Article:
Tag Archives: food waste

Avoid Food Waste

Tips to Fight Food Waste

We now produce enough food for everyone in the world, but 1 in 3 of those food calories are wasted – enough to feed 10 times the population of the United States.

This week in food, learn more about how you can do your part to fight food waste.

The Problem with Food Waste

 

Before you meal plan, take inventory of what you already have at home, especially fresh produce. Make your meal plan around the ingredients you already have to avoid wasting any of them.

Smart Meal Planning

 

Make smart choices at the store. Don’t buy a lot of something just because it’s on sale unless you’re sure you’ll use it all.

Shopping to Avoid Food Waste

 

Learn about how to store your produce the right way for that particular item to make it last as long as possible.

Food Storage Done Right

Keeping Things Fresh

 

One spot or bruise doesn’t mean the whole fruit or veggie is ruined. You can cut off the bad spot and still use the rest in many cases.

Cook without Waste

 

Use your scraps, like carrot peelings, onion skins, and tops of celery to make homemade veggie stock, chicken bones or meat scraps for meat stocks and broth, or start a compost to put waste to good use in your garden.

Using All of your Ingredients

 

Make the most of your freezer. Freeze leftover fruits and veggies, soups, and even some meals to use later in a hurry for smoothies, dinners, and more.

Make the Most of Frozen Ingredients

Fighting Food Waste in Your LIfe

Fight Food Waste

Have you ever bought a bunch of groceries, only to have plans change and food go to waste? Fresh fruits and veggies that go bad in your fridge before you make that recipe or snack on them? Leftovers that you got sick of without finishing?

This is a problem millions of Americans run into every day, and it’s called food waste.

Food Waste by the Numbers

Right now, the world produces more than enough food to feed everyone, 17% more per person than it did in the early 1960s. And yet, in 2015, 42.2 million Americans faced hunger and trouble affording food.

An estimated 25 to 40% of food in the U.S. goes to waste instead of being eaten. And when food goes into a landfill, it also produces a greenhouse gas that’s bad for the environment. All those lost groceries add up to about $165 billion lost every year.

Reducing your food waste can help you save money, and it’s good for the rest of the world. And the great news is it’s easy.

Shop Smart

  1. Prepare to shop. Have a plan and buy exactly what you need to at the grocery store .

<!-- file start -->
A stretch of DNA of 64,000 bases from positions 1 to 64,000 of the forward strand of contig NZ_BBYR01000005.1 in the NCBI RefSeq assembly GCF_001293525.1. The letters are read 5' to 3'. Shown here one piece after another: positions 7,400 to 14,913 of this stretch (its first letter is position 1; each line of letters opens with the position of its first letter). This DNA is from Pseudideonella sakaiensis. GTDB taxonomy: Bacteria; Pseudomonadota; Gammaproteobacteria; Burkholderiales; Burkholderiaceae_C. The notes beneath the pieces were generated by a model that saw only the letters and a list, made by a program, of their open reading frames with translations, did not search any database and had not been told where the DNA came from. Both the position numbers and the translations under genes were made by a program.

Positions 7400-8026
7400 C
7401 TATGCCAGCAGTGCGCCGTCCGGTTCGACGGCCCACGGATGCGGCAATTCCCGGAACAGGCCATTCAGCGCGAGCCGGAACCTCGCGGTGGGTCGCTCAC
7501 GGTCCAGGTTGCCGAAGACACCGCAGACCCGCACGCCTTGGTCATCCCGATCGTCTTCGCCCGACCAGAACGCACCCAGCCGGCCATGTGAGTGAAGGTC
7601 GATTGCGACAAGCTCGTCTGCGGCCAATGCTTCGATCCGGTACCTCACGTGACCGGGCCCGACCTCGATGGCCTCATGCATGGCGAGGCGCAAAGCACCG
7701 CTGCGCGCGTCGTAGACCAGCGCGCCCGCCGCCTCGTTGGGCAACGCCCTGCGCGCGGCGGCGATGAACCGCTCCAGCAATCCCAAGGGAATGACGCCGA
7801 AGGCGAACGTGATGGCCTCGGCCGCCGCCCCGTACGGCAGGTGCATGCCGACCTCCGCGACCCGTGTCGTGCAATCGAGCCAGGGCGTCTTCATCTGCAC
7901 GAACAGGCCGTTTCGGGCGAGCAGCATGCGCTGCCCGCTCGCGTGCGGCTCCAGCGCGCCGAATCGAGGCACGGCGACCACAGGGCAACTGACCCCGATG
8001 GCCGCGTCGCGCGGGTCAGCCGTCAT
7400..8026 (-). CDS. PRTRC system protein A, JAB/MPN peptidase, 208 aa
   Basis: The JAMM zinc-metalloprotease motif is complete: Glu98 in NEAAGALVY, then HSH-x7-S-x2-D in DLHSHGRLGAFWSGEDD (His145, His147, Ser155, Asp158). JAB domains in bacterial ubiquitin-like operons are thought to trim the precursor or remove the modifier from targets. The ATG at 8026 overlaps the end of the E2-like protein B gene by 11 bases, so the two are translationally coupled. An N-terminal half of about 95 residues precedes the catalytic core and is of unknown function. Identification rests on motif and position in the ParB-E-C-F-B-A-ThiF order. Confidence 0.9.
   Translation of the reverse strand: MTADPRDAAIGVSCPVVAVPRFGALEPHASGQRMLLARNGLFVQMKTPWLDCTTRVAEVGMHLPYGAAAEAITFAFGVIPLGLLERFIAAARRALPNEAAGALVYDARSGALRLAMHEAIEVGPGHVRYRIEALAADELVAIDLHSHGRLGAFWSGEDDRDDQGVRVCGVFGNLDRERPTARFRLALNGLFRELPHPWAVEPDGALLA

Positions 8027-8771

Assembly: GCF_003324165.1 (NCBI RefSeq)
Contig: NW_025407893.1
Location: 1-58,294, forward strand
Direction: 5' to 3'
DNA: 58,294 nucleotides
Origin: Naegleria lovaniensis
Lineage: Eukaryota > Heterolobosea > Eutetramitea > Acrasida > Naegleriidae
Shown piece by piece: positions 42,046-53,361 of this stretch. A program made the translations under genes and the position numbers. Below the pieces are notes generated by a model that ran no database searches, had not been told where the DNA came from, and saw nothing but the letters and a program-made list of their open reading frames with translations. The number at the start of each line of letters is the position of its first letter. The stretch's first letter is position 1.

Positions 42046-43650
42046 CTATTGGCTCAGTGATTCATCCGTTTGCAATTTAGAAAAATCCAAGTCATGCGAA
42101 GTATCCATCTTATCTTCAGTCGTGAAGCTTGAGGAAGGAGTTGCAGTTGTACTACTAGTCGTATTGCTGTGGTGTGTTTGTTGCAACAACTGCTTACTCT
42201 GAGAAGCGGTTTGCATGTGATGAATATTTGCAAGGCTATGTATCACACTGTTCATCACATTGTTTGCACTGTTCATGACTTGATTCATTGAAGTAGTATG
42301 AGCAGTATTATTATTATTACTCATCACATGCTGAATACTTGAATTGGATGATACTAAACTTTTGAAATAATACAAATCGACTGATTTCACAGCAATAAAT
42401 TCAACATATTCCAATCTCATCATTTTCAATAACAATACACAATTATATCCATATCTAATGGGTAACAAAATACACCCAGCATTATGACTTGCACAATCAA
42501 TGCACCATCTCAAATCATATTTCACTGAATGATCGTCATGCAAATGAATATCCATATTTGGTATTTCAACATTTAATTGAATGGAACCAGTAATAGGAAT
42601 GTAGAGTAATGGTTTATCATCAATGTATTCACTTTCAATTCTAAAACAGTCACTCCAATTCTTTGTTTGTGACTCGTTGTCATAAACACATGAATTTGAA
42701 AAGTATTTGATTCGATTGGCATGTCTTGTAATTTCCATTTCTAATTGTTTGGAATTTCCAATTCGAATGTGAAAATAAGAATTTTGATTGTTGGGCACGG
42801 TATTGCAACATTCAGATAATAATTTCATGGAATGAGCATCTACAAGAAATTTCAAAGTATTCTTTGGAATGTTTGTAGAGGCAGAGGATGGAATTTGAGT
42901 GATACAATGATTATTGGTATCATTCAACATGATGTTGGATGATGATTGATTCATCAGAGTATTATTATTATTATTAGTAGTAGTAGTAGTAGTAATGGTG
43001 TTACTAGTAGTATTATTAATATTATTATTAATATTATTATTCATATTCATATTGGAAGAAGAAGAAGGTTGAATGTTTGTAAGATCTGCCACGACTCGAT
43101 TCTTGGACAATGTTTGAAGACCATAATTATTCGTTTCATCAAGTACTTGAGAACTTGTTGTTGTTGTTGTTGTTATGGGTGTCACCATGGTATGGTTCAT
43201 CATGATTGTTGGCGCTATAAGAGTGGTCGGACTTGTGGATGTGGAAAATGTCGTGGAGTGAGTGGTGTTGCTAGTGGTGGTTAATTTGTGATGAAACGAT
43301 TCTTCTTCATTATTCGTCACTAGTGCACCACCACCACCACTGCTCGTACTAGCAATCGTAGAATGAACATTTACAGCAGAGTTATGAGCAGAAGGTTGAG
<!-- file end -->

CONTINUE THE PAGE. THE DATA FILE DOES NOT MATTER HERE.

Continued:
2. Make smart decisions at the store. Don’t stock up on a sale item if you know you can’t use it before it goes bad.
  3. Know yourself. Pay attention to how much of something your family really eats so you can buy the right amount. If you live alone, don’t buy fruit in bulk (unless you really love apples). If you hate cooking, don’t stock up on things that have to be cooked.
  4. Buy the odd-looking fruits and veggies. Many are thrown away because their size, shape, or color doesn’t look perfect, but they’re actually just as good.

Save at Home

  1. First In, First Out. When you unpack your groceries, make sure you’re putting the newest food in the back so older things get used first.
  2. Store food in the right place. Many foods will last longer if you know how to store them.
  3. Pay attention to what you toss. If you keep throwing away half of the spaghetti sauce you make, try freezing half of it or cutting the recipe in half.
  4. Think about expiration dates. Make sure you know how they work, and try to make meals that let you use up things that are closer to expiring.
  5. Use all of an ingredient. Whenever possible, use all of what you’re cooking with, like leaving the skin on potatoes. Use citrus rinds and zest to add flavor to sauces and desserts. And the skin and stems of most fruits and veggies are safe to eat and have extra nutrients that you need.
  6. Use your freezer. Freeze fruits and veggies you can’t use up before they go bad for easy smoothies. Store extras from recipes.
  7. Eat leftovers. Take them for lunch, skip cooking the next night, or freeze them for an easy dinner later.
  8. Share. Split a huge dish when you’re eating out or take home the leftovers for an easy meal later. If you made too much of a meal, bring a dish of it to family or friends.

A little thought can go a long way toward helping you reduce food waste in your home and save you money.

Up Next:

Prepare your food safely and make sure you’re cooking your food safely to protect your family and prevent illness.